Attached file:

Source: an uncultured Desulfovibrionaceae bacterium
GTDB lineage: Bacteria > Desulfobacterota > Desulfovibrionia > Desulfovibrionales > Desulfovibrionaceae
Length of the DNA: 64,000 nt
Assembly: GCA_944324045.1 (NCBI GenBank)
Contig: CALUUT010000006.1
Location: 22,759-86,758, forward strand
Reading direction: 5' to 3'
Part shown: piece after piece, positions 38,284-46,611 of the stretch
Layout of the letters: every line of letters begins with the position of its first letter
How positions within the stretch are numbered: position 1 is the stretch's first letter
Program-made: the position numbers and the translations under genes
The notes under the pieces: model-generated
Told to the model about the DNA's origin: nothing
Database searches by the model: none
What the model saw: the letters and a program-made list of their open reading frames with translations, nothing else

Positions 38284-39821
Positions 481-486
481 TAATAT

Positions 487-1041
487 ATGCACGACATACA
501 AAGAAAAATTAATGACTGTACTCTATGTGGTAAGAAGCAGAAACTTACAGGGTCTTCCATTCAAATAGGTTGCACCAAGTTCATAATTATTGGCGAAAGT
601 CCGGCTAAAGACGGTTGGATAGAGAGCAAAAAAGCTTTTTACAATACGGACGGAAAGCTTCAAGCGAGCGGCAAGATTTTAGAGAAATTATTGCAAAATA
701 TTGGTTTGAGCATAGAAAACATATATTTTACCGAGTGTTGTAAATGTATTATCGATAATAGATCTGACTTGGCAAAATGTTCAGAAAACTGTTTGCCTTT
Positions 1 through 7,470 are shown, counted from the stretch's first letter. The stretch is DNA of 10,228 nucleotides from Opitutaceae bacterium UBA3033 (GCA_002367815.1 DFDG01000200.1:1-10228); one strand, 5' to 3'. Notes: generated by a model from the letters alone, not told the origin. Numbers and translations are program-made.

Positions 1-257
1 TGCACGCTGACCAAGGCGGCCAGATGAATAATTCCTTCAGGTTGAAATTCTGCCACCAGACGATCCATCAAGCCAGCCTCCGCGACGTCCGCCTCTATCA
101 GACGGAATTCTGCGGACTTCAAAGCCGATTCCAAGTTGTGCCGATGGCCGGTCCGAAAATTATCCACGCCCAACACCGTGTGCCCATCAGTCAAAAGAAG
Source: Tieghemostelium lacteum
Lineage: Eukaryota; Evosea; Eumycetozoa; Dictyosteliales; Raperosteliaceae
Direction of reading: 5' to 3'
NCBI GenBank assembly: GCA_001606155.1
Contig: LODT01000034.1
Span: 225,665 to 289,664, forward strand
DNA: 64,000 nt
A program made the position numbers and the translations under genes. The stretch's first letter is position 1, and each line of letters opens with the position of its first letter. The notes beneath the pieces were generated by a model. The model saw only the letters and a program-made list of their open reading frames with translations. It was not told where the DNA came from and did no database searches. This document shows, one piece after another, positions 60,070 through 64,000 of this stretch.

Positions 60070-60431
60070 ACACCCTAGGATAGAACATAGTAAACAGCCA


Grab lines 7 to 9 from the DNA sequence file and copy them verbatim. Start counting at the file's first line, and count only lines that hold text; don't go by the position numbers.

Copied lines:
Reading direction: 5' to 3'
Part shown: piece after piece, positions 38,284-46,611 of the stretch
Layout of the letters: every line of letters begins with the position of its first letter